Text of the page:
At 18 years old, I was unaware of the dynamics between male and female members of the military.
When I enlisted, I thought we would be the same- equally serving our country. You and me, him and her, brothers and sisters in arms working side by side for a purpose greater than our own. I saw the military as contributing to a worthy cause like defending freedom from terrorists that wished to do democracies harm.
Specifically, I wanted to help injured and hurting Marines and Sailors. So I chose to work in the medical field as a Hospital Corpsman.
It didn’t occur to me that my gender would set me apart from my male counterparts. Not until I got called a “Corps-whore” for the first time. That’s when the blinders were torn from my eyes. None of the male corpsmen were being treated like sluts. It shocked me to be thought of as “loose” because of my job.
I realized that our capabilities and contributions to the military were not viewed in the same light. Also when I heard female service members being referred to as “good for morale” or “morale equipment,” especially if they were romantically involved with another active duty service member.
Ironically, males (married or not) could “stick their pens in company ink” without consequence or the risk of earning nicknames like “Walking Mattresses” (i.e., A Woman Marine or W.M.), or a “Barracks Bunny,” or a “Cumdumpster” only good for one thing.
It was humiliating but not worth complaining about if you didn’t want to be ostracized or labeled as “One of THOSE females-” The females that get men in trouble because they can’t take a joke or are too sensitive to work in a male-dominated field or function in the war front.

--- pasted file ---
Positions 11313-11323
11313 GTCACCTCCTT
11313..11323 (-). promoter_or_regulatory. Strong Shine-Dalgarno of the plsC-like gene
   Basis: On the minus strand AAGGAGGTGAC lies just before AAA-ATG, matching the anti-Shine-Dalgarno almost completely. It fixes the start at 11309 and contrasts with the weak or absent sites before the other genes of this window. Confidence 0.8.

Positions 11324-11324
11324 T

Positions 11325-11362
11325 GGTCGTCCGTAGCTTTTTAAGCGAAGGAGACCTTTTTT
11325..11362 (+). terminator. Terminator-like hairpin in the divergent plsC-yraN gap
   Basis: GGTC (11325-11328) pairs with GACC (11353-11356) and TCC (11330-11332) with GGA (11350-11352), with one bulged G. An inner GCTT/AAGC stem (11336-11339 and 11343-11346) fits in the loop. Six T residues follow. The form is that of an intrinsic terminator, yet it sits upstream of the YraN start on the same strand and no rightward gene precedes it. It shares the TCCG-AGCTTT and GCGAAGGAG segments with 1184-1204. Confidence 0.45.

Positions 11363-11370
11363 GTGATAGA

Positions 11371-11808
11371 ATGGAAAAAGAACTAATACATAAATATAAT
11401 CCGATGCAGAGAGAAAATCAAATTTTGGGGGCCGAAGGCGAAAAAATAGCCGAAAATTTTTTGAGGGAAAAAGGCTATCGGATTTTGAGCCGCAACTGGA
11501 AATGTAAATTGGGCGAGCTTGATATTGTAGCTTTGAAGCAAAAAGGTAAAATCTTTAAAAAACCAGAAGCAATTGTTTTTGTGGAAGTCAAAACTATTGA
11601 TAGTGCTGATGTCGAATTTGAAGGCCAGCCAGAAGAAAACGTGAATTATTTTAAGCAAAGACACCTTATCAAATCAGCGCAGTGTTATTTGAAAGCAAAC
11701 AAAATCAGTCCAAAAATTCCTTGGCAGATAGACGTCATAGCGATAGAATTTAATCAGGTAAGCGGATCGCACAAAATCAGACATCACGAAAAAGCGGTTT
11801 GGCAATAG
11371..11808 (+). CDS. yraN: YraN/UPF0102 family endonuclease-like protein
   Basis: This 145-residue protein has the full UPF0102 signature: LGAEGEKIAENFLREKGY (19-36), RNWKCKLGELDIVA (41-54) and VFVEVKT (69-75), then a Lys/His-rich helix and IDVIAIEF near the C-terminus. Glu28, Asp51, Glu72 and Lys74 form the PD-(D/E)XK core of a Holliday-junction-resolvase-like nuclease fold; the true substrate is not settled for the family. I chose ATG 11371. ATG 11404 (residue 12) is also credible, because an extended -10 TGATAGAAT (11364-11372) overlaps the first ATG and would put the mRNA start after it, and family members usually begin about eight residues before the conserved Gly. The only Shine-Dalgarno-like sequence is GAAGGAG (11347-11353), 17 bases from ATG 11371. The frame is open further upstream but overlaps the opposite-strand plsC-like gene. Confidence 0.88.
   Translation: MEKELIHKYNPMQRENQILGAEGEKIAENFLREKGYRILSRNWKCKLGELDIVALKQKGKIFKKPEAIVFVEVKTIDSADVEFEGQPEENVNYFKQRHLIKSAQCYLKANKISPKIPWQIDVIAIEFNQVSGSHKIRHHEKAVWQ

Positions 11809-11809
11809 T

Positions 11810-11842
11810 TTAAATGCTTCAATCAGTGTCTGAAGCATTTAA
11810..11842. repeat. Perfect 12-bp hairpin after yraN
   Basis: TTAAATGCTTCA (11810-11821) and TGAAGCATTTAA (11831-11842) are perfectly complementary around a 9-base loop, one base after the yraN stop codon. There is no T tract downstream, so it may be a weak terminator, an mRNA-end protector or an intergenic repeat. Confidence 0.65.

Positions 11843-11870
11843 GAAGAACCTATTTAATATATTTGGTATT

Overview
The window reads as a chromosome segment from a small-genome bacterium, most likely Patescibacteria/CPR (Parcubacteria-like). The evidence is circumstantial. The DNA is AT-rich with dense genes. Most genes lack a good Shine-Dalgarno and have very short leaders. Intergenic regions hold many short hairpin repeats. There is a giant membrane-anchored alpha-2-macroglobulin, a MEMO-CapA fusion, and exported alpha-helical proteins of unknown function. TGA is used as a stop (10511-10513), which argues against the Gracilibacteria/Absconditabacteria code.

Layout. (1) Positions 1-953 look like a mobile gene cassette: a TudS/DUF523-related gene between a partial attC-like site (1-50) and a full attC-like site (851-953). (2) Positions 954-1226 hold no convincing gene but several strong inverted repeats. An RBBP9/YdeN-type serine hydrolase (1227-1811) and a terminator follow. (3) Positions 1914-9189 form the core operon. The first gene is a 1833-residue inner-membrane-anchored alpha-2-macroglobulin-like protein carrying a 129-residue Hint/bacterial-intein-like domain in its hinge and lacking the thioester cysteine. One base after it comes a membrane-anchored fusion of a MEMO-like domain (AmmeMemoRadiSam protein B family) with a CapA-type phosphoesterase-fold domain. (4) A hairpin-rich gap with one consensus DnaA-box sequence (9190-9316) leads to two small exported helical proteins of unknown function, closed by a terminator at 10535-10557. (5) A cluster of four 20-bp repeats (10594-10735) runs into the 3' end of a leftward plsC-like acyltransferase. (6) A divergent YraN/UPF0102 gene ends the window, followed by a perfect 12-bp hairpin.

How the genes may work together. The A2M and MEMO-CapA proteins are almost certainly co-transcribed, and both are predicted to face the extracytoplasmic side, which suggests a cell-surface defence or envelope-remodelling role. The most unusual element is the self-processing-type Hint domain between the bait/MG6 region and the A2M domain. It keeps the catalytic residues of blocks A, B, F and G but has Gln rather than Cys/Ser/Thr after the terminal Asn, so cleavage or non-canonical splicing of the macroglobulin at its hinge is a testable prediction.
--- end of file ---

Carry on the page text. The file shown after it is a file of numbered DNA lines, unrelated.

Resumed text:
So I stayed silent or laughed it off with a grin. I was trying to fit in. I didn’t care about the sisterhood, not then. But looking back, I wish I had because there was nothing I could have ever said or done to make the guys see me as a peer or as one of them. But at least the women understood the struggle firsthand and could have been my friends.
Unfortunately, I distanced myself instead because I didn’t want to be considered guilty by association. I chose self-isolation because I didn’t want to risk sullying my reputation.
This is the way that things were between male and female military members when I was in. I wonder if the dynamics have changed in 2023 or if it’s still as degrading and lonely to serve now as it was back then.
Lance Cpl. Sarah Skiados, a Female Engagement Team member with Combat Logistics Battalion 26, 26th Marine Expeditionary Unit, is searched during a class on the flight deck of USS Ponce, on Oct. 22, 2010. The FET is composed of female Marines who could be called upon to patrol with all male-units to interact with women in countries where women are restricted from speaking with men. The 26th MEU is currently embarked aboard the ships of Kearsarge Amphibious Ready Group operating in the 5th Fleet area of responsibility. 26th Marine Expeditionary Unit Public Affairs Photo by Staff Sgt. Danielle Bacon Date Taken:10.22.2010 Location:USS PONCE, USCENTCOM, AT SEA.
Lori Butierriesis a full-time caregiver to two children with disabilities. She uses her life experiences and the medical knowledge she gained from serving as a Hospital Corpsman in the United States Navy to help others facing similar hardships. Lori is an author for The Havok Journal, an official columnist for AwareNow Magazine, and a contributor to The Mighty. Likewise, other news sites like MSN and Yahoo! News have also republished select articles Lori has written. Lori’s writing extends to children’s literature. Her debut picture book, GIFT FROM GOD, was self-published at the beginning of 2021 and placed as a finalist in two categories in the 2021 Next Generation Indie Book Awards. Lori’s long-term goals are to use her writing to educate others about, advocate for, and dismantle negative stereotypes regarding disability, mental health, and the military/veteran community.
As the Voice of the Veteran Community, The Havok Journal seeks to publish a variety of perspectives on a number of sensitive subjects. Unless specifically noted otherwise, nothing we publish is an official point of view of The Havok Journal or any part of the U.S. government.
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